The prototype of a new gadget could help ease public concerns surrounding the security of wireless and contactless transactions, says a new Oxford University collaborative team. The gadget encrypts information passed between a payment terminal and a mobile device by sending secret keys.
UK consumers are leaders in the digital world and have mobile payments available on everything from café transactions, to parking and petrol. They have however been slower than predicted in paying for purchases by means of smartphone apps. The main reasons cited for their uncertainty are fear of theft and safety concerns.
Although many technologies make use of encryption to secure connections, not one has been able to identify eavesdropping. Millions of single particles of light is used by quantum technology to send encryption keys. When the protocol detects abnormal activities such as eavesdropping, it closes the communication to avoid further hacking.
The new device uses ultrafast LEDs and movable mirrors to send a secret pin code over a distance of 0.5 meters at a speed of more than 30 kbps. Constructed from a series of lights that overlap, the system comprises of six sets of resonant-cavity LEDs, each tuned to a different position and polarization. LEDs that are polarized circularly provide the main code, while the other sets correct any mistakes in the process and determine the security of the channel.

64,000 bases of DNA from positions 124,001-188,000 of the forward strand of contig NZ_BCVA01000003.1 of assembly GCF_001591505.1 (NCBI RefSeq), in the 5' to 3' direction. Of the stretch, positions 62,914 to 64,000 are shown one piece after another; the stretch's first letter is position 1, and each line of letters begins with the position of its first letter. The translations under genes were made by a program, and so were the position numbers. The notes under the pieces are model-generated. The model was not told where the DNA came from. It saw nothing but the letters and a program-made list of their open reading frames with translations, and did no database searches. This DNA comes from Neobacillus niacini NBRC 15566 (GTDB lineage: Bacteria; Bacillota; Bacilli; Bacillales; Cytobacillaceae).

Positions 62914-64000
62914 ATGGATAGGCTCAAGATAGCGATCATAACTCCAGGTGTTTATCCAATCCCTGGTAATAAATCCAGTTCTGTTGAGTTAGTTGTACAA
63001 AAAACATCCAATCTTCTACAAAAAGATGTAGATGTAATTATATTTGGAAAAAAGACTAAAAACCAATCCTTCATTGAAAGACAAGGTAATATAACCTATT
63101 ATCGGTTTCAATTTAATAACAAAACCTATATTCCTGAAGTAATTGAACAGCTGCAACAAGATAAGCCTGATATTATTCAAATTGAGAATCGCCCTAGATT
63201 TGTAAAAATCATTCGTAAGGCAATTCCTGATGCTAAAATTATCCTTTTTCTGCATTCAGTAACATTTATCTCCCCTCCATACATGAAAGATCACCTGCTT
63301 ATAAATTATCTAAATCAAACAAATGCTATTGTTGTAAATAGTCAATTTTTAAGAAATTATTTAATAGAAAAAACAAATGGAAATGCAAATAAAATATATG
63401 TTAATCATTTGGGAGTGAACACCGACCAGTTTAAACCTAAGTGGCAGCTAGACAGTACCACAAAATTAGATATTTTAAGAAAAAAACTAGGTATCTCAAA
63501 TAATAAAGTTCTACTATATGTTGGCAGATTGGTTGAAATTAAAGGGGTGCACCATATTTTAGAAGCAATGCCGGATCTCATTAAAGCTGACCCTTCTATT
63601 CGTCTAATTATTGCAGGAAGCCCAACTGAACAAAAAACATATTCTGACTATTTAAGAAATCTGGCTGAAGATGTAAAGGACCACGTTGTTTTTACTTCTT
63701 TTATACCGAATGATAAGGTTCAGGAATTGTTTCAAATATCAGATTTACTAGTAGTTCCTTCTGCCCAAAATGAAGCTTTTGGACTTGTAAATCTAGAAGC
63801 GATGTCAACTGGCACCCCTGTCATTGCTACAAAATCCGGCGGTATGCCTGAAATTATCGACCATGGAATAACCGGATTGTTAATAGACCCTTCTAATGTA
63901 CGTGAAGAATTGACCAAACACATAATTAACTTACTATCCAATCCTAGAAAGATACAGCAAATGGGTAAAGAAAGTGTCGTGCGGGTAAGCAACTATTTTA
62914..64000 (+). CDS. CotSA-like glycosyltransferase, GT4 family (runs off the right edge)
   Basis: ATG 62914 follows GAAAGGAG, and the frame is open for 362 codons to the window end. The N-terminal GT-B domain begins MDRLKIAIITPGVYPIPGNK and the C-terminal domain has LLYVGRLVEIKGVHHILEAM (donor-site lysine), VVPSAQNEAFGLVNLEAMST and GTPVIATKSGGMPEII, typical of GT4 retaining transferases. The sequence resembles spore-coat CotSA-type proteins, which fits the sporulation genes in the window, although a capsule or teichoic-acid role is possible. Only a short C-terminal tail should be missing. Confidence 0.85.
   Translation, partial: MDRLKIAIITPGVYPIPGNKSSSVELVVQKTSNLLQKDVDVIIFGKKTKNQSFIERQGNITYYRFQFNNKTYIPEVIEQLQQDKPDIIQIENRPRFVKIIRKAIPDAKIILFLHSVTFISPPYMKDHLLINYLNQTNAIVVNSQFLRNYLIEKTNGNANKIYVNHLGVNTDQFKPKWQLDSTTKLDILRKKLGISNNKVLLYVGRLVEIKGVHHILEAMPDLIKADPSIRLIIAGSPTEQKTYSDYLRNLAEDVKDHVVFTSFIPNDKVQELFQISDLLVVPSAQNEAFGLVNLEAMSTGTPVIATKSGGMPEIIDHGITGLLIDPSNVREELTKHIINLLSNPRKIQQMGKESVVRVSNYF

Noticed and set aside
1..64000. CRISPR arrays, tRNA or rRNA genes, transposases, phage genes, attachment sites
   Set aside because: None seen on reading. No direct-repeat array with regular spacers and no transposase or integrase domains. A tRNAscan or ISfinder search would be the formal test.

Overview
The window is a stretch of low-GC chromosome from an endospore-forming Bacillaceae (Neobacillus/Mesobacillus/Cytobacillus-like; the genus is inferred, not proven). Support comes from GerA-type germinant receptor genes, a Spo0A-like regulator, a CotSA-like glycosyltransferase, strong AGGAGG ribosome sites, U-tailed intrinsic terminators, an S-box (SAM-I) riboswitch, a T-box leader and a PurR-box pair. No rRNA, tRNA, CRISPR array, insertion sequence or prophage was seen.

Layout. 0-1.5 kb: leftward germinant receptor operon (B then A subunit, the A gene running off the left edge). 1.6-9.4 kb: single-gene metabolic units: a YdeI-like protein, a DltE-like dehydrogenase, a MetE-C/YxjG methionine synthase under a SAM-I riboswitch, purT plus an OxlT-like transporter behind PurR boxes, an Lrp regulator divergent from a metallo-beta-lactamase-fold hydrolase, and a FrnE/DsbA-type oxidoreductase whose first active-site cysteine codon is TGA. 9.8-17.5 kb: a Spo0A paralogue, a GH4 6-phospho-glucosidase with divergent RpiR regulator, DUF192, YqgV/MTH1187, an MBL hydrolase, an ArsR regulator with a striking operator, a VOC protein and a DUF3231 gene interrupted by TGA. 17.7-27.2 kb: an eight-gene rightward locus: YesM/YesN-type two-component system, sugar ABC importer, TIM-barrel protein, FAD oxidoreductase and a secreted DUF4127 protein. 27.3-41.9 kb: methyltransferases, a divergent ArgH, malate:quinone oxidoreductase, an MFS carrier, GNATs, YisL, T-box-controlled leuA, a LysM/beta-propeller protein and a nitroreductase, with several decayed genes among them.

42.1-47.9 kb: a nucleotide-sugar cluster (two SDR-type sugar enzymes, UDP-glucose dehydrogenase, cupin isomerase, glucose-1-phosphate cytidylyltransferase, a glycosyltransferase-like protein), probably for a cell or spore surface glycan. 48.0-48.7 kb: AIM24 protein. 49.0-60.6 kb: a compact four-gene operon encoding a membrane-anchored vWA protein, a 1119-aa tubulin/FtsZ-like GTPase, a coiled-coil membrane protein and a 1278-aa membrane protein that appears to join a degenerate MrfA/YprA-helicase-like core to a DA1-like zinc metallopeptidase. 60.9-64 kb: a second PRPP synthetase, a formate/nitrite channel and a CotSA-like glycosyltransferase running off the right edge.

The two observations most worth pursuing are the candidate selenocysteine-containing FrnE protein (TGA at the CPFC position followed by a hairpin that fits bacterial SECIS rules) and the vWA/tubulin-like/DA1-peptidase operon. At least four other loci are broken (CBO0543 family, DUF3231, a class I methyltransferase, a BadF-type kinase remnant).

The team designed a state of the art steering system that will prevent potential hackers from breaking the code and knowing which signal is sent by which light. The quantum key is complex enough to prevent hackers from randomly unscrambling the key pattern. Making sure that the signals go exactly where they are supposed to is the only way to safeguard this level of protection on a device that transmits data at such a high rate.
There is always a natural motion in a person’s hand, even when they hold their hand totally still. To cater for this, the research team measured the exact size of the movement before improving on the design elements of the device’s laser beam steering system, including the field of view and the bandwidth. The team’s analysis was originally tested on a handheld prototype, primarily made from a range of off the shelf materials. The paper’s co-author, Dr Iris Choi a Technology Associate at Oxford University, is however convinced that the system can be miniaturized and made into a practical module for a mobile phone, such as a Nokia. Nokia collaborated with the team in this study.
Choi noted that although internet and contactless payments have become a fundamental part of our lives, there are still valid security concerns around these transactions. She added that with more testing, the team could make the purchasing options more secure, which would build consumer trust.
The quantum key distribution system is believed to be secure. If the code is hacked and an attempt is made to pass it on, the very act of assessing the quantum signal alters it and renders it inoperable. If it were for example to be used in a mobile device, the security device would enable secure links to indoor Wi-Fi networks and near field communications mobile payment systems. The security of cashpoint withdrawals would also be improved significantly, and cashpoint skimming attacks, which cost banks billions each year, would be prevented.
Choi also commented on the unique nature of a quantum system by saying that the content of the key will be changed when a hacker tries to tap into the channel. Although this technology will not prevent hacking or eavesdropping, but if an attempt is made it will be detected.